This is where defining a dimension as a degree of freedom makes a lot of sense. Each step up in spiritual dimension is a freedom, and I think we all instinctively crave freedom. According to author Carlos Castaneda, freedom is the ultimate warrior’s quest. Everything we want is found is freedom. How appropriate then, that the ascending levels of spiritual dimensions can also be described as increasing degrees of freedom.
The thing that seems to hold true for both physics and metaphysics is that it is very difficult, and sometimes impossible, for a lower-dimensional object to perceive a higher-dimensional object. The only way for it to happen is if the lower dimensional object is somehow pulled up into the new dimension. Only then will it have the perspective that allows it to recognize higher level dimensions.
This is probably what happens to many people who have experiences that cannot be explained by the three-dimensional world. They are provided glimpses into the fourth, fifth, sixth, maybe even the twelfth dimension through a spiritual experience, astral travel, or dreaming. They see the reality of the dimension and for a while it alters their perspective of everything, but it is almost impossible to get someone to see it if they haven’t experienced it. It is not a shared reality.
I spent a lot of time today thinking about whether it must be true that a higher dimension force would be aware of all the lower dimensions below it. I wondered if each successive dimension would encompass all the others, or if it could be possible for an object to exist in a higher dimension without awareness of the lower dimensions, just as we are not aware of the higher dimensions.
In our experience, adding a dimension has the cumulative effect of expanding awareness without losing any dimension. For example, a one-dimensional point expands into a circle. The two-dimensional circle expands into a sphere. The three-dimensional sphere expands into a body moving through space and time in the fourth dimension. We can still see the point, the circle, and the sphere and we can see that it is moving. None of those dimensions have disappeared to us because we perceive all four dimensions simultaneously. But when we get into the fifth dimension, will they still exist? Can our soul see us as a three-dimensional object? Or, are we as invisible to our soul as it is to us?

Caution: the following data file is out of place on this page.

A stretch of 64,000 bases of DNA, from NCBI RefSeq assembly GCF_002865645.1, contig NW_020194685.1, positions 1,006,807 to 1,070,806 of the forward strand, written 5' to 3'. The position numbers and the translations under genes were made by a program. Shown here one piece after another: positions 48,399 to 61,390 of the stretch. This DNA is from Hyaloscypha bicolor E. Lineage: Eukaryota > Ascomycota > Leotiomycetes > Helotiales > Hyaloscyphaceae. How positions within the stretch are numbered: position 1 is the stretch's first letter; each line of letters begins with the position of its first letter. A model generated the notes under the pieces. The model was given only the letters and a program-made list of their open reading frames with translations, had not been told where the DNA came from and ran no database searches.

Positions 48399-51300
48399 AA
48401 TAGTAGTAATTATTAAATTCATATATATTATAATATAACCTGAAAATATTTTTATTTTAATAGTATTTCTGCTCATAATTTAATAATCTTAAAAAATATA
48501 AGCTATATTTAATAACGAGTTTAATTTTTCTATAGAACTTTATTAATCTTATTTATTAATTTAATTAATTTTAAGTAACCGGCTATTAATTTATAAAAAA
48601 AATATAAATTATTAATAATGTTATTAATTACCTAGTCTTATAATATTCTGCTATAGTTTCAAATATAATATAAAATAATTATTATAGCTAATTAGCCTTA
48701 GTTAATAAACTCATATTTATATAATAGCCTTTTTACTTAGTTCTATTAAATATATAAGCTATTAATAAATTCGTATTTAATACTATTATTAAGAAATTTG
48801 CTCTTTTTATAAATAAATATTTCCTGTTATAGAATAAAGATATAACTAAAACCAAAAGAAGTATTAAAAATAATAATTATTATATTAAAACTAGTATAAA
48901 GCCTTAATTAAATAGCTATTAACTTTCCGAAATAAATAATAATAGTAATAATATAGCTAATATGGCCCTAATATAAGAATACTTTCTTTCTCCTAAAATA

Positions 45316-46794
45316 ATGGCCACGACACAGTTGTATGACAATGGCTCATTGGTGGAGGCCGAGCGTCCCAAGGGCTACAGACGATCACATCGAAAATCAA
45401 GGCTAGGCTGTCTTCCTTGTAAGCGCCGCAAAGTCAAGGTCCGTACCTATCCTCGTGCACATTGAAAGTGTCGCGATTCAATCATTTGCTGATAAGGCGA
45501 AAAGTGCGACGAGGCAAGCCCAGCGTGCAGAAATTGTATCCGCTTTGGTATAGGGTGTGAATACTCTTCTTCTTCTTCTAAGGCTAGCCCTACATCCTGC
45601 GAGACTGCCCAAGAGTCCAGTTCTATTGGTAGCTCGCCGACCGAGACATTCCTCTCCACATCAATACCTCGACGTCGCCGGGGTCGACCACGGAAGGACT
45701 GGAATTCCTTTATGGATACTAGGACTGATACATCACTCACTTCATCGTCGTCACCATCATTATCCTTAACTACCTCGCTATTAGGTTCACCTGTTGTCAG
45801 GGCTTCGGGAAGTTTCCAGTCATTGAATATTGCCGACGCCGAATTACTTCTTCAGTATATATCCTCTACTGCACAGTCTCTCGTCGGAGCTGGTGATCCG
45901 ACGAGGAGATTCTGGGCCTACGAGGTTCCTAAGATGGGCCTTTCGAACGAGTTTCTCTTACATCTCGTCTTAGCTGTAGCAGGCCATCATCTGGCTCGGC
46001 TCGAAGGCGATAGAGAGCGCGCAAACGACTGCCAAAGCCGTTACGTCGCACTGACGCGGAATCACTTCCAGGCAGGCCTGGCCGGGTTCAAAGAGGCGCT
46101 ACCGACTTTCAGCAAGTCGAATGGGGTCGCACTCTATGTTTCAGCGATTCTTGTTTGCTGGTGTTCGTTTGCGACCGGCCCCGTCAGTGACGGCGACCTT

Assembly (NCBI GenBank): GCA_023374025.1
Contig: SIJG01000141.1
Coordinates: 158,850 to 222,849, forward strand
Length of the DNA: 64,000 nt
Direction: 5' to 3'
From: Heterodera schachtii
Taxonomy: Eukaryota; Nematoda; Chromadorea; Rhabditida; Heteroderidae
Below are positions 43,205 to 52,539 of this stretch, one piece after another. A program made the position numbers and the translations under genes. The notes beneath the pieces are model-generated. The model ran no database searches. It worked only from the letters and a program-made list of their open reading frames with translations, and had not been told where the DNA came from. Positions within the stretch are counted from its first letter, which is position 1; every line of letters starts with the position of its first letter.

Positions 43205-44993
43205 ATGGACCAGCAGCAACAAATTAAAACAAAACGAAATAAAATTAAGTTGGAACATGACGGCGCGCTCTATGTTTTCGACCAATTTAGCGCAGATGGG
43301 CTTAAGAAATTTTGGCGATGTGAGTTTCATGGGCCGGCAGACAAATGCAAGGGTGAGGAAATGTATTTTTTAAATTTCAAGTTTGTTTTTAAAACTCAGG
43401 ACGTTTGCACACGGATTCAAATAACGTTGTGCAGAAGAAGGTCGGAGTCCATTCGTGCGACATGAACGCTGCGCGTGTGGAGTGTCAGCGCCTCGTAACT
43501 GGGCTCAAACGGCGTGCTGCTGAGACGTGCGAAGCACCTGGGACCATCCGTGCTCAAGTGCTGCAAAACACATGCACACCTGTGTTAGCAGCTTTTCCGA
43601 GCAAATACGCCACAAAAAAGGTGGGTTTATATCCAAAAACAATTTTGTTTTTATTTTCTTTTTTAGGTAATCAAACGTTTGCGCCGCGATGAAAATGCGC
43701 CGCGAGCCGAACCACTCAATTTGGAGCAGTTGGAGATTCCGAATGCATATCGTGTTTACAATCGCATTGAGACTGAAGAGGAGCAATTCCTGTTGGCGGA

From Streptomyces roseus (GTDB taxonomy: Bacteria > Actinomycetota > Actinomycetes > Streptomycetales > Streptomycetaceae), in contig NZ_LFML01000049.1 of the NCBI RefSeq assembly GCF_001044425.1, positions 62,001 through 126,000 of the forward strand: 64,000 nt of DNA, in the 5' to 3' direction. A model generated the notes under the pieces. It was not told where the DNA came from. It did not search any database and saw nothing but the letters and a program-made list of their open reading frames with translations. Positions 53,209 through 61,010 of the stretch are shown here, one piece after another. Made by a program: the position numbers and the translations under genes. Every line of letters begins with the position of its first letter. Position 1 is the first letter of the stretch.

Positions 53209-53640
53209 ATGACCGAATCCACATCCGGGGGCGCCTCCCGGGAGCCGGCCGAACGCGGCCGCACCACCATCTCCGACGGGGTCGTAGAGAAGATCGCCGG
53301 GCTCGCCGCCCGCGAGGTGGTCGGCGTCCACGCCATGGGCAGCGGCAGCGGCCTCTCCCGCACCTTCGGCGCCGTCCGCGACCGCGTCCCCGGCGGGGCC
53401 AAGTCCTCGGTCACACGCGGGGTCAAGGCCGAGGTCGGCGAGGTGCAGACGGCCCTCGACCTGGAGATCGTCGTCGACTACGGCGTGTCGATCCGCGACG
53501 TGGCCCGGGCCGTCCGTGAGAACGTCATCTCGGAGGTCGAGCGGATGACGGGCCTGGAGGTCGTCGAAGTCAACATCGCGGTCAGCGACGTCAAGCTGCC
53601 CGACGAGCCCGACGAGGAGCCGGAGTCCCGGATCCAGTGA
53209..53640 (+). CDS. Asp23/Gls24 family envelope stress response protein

Can something exist in the fifth dimension without being connected to the first four dimensions? This place where we think souls exist, metaphysically speaking, seems to have some souls connected to living beings (that being me and my soul, for example) and some souls not connected to living beings (that being ghosts, souls waiting to be reincarnated, etc.). If my understanding of souls is correct, some souls exist, at least for a period of time, without a connection to a life form in the first four dimensions.
I’m not a theorist, I’m just a thinker, but it seems to me that the most desirable position (and therefore the position that a system should tend towards) is one where there is an awareness of all the dimensions simultaneously. I would expect a soul (whatever that is) to want to experience the full spectrum of dimensions, from one through twelve, and not isolate itself from any of the dimensions. A fifth dimension soul would naturally have a longing to connect to the other four dimensions in order to complete its own awareness. A life form is the only object we know of that exists in all four dimensions. Inanimate objects are three-dimensional because they do not perceive time, the fourth dimension. Maybe that is why we say that a rock has no soul. A fifth-dimension soul cannot inhabit a three-dimensional object because that would leave one dimension (time) unconnected and it probably isn’t possible. In fact, maybe the reason for life is to create a four-dimensional awareness for the fifth-dimensional energy.